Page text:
“We naturally hope the administration” would view the conference “with the same sense of concern that we have expressed in our statements, unless the bar of expectations is set so low that a disappointing conference isn’t worth commenting on,” he said.

One Middle East insider who declined to be identified was more blunt about the administration’s need to respond.

“This silence is what creates the impression of the imbalance,” the insider said. “Where is the condemnation for this kind of behavior?”

“This rhetoric impacts the street,” said Malcolm Hoenlein, the executive vice chairman of the Conference of Presidents of Major American Jewish Organizations. “We’ve learned you can’t dismiss the issue of incitement.”

But other observers suggested that the administration should be more cautious about condemnation.

Nathan Brown, a political science and international affairs professor at George Washington University and an expert in Palestinian reform, had not seen the full Fatah platform. Still, he said, it should be viewed as akin to a U.S. political party platform that might contain some “red meat language” to satisfy the political factions in a “large and diverse movement” like Fatah but isn’t necessarily followed by the party leaders.

Brown said what was more important was whether the Fatah leaders elected at the assembly would form a “coherent” organization dedicated to a diplomatic solution and whether they continue to “do what the Israelis want them to be doing” on security and other issues, something that won’t be known for a few months.

Americans for Peace Now spokesman Ori Nir, whose organization has been supportive of Obama’s approach, said that while some of the “hyperbole” from the Fatah congress was “troubling,” he didn’t think “micromanagement” of inflammatory statements by Palestinians or Israelis would be helpful to peace efforts. Nir also put a positive spin on the excerpts of the party platform he had read, noting that while they were still holding out violence as an option, the platform “adheres to the peace option.”

No matter their interpretation of the Fatah assembly, there was general consensus that Fatah is still the only game in town when it comes to a peace partner for Israel — which is why the group’s actions should be taken seriously.

Not everyone agreed with that assessment, though.

“This conference made it crystal clear,” said Zionist Organization of America President Morton Klein, that “peace is not possible with Hamas or Fatah.”

JTA

 
 

Can Iran’s democracy clock outpace its nuclear clock?

WASHINGTON – Iran watchers keep two clocks: One counts down to a nuclear Iran, the other counts down to a democratic Iran.

Neither clock is guaranteed to keep ticking all the way down.

News Analysis

The international community hopes to thwart Iran’s acquisition of a nuclear weapon. And despite the upheaval in Iran last summer, no one is sure that the autocratic regime in Tehran is on its way out — or whether it will be replaced by a true democracy.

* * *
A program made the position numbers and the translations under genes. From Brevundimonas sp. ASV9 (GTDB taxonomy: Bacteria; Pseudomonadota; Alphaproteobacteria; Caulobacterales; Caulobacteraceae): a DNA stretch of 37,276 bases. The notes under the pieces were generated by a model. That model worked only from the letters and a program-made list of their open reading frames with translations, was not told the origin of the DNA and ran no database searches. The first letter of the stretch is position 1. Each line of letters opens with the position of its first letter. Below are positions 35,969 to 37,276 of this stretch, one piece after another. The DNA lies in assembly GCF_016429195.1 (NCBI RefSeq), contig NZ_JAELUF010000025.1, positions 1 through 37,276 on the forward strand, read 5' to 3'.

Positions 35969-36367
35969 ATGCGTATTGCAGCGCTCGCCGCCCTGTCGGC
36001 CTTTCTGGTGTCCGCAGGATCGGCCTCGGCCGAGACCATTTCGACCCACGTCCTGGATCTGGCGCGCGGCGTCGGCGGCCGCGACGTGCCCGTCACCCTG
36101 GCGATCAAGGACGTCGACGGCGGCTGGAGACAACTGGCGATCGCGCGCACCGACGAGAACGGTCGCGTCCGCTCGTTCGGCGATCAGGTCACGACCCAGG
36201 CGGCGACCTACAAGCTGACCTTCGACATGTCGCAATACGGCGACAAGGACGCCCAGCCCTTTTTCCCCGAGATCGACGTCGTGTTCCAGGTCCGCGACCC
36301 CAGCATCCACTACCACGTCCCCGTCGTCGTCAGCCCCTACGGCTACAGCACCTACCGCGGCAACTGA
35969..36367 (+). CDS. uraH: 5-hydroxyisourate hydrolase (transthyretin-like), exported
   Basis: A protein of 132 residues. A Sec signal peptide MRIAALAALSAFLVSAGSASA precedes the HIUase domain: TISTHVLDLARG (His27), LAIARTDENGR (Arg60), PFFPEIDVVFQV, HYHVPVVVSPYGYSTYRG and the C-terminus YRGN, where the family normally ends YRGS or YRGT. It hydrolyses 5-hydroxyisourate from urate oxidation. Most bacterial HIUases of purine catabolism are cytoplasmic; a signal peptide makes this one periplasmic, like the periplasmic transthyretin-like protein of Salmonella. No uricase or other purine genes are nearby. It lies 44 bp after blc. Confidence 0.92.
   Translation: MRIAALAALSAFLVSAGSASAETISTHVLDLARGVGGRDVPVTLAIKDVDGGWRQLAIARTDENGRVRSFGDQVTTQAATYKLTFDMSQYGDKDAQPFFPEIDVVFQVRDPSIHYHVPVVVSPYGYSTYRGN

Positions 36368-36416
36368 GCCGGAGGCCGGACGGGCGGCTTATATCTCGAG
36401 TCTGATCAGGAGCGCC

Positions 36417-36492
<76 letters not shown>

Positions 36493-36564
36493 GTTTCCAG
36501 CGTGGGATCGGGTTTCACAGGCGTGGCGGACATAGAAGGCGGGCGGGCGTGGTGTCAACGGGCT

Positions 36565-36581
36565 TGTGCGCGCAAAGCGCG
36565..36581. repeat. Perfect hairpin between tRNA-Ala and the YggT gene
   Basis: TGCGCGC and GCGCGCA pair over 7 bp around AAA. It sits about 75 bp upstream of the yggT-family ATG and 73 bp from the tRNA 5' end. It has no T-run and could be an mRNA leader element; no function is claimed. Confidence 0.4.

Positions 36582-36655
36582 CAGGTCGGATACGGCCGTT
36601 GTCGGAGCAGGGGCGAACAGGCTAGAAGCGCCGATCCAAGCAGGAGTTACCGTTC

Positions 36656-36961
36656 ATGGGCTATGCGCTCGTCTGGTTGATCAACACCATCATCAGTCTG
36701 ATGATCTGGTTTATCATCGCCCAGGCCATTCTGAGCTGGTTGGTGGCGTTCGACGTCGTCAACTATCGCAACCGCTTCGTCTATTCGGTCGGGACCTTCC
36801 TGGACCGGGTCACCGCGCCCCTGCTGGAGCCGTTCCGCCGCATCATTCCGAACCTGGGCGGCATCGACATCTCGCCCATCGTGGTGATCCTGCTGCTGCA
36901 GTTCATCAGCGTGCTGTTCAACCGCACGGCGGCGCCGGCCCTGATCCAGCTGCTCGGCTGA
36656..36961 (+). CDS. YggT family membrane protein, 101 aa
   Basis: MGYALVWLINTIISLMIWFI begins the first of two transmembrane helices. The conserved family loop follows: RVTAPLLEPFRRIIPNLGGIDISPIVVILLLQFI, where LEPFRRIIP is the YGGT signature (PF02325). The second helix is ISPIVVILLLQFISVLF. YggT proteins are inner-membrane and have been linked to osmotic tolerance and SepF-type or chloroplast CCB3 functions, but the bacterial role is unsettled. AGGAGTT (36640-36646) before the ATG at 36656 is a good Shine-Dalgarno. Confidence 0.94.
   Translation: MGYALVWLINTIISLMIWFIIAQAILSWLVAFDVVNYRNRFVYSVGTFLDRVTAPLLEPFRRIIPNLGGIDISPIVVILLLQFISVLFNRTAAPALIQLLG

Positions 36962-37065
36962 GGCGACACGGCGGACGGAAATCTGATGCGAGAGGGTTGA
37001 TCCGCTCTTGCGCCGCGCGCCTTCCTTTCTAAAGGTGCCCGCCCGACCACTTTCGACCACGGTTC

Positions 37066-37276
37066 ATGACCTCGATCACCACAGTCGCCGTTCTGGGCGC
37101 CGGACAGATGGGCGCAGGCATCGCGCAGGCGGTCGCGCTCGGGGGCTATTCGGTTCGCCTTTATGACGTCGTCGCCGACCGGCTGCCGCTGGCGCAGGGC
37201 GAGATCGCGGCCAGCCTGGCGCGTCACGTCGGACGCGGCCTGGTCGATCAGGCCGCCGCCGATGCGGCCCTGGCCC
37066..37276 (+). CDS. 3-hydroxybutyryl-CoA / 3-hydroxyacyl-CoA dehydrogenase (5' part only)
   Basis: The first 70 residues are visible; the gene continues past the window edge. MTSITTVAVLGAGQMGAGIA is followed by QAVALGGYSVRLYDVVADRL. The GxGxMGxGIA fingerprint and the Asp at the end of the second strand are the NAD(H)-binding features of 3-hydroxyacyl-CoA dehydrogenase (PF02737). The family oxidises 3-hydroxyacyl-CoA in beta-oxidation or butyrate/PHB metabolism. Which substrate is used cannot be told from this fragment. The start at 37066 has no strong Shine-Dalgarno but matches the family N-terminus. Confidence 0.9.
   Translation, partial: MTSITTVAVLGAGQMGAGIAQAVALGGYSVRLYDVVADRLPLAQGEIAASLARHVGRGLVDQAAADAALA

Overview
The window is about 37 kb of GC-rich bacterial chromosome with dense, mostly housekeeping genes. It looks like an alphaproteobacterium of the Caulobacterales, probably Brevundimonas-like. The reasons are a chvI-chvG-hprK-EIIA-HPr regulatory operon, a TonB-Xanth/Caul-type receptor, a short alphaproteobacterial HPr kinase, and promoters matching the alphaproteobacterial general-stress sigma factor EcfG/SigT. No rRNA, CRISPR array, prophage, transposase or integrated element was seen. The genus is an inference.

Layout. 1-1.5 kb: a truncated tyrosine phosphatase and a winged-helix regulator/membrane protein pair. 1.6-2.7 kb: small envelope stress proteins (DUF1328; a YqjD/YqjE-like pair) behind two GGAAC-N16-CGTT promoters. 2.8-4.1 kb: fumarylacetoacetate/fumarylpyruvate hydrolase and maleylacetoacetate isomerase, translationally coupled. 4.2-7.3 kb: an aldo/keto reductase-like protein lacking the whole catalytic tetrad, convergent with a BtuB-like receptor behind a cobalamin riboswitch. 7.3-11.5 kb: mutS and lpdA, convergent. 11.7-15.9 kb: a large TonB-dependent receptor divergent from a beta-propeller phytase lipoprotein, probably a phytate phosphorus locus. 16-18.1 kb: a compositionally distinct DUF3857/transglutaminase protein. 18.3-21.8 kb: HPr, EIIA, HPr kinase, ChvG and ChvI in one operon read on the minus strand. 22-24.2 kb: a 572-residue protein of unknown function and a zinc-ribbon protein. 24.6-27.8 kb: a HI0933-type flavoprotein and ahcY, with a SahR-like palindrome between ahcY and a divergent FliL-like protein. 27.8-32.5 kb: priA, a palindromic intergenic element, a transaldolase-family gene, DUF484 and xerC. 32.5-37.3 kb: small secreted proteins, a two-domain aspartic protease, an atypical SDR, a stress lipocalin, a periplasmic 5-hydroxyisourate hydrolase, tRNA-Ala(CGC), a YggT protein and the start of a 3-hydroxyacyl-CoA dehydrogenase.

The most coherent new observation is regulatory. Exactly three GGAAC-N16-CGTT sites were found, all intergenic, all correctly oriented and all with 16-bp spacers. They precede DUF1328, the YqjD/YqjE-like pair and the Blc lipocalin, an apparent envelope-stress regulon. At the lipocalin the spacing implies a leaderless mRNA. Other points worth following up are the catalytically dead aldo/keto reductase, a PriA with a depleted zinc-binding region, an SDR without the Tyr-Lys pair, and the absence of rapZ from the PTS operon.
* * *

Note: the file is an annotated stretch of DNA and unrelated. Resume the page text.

Still, recent developments on the ground — the rise last June and subsequent repression of Iran’s democracy movement, and Tehran’s apparent nuclear gains — have altered assessments about the two countdowns and whether they are influencing each other.

Some hard-liners such as John Bolton, the Bush administration’s pugnacious U.N. ambassador, say getting tougher on Iran would empower its democracy movement. Others, like Shoshana Bryen, the senior director for security policy at the Jewish Institute for National Security Affairs, counter that the democracy movement has essentially been snuffed out — providing another reason for the West to get tougher.

table class="caption">imageIran watchers in Washington and Israel wonder what will come first: an Iranian nuclear bomb or the turning out of the regime led by President Mahmoud Ahmadinejad, shown addressing the United Nations General Assembly on Sept. 23, 2009. UN Photo/Marco Castro

Bryen says the nuclear clock is ticking faster — earlier this month, Iran announced plans to build 10 new nuclear fuel plants — and the regime in Tehran has figured out how to gum up the democracy clock.

“I think we are now not able to wait for the overthrow,” Bryen said, arguing that mass imprisonments and executions have intimidated Iran’s opposition.

Israeli Defense Minister Ehud Barak delivered the same message last week in meetings with top U.S. officials, including Secretary of Defense Robert Gates and Dennis Ross, the top White House official handling Iran.

“We see that the grip of the regime on its own people and even the cohesion of the leading group of ayatollahs are both being cracked and probably the countdown, historic countdown, toward the collapse has already started, but I don’t know of any serious observer who can tell us whether it will take two years, four years, six years, or 10,” Barak said in an address to the Washington Institute for Near East Policy. “And it’s clear to me that the clock toward the collapse of this regime works much slower than the clock which ticks toward Iran becoming a nuclear military power.”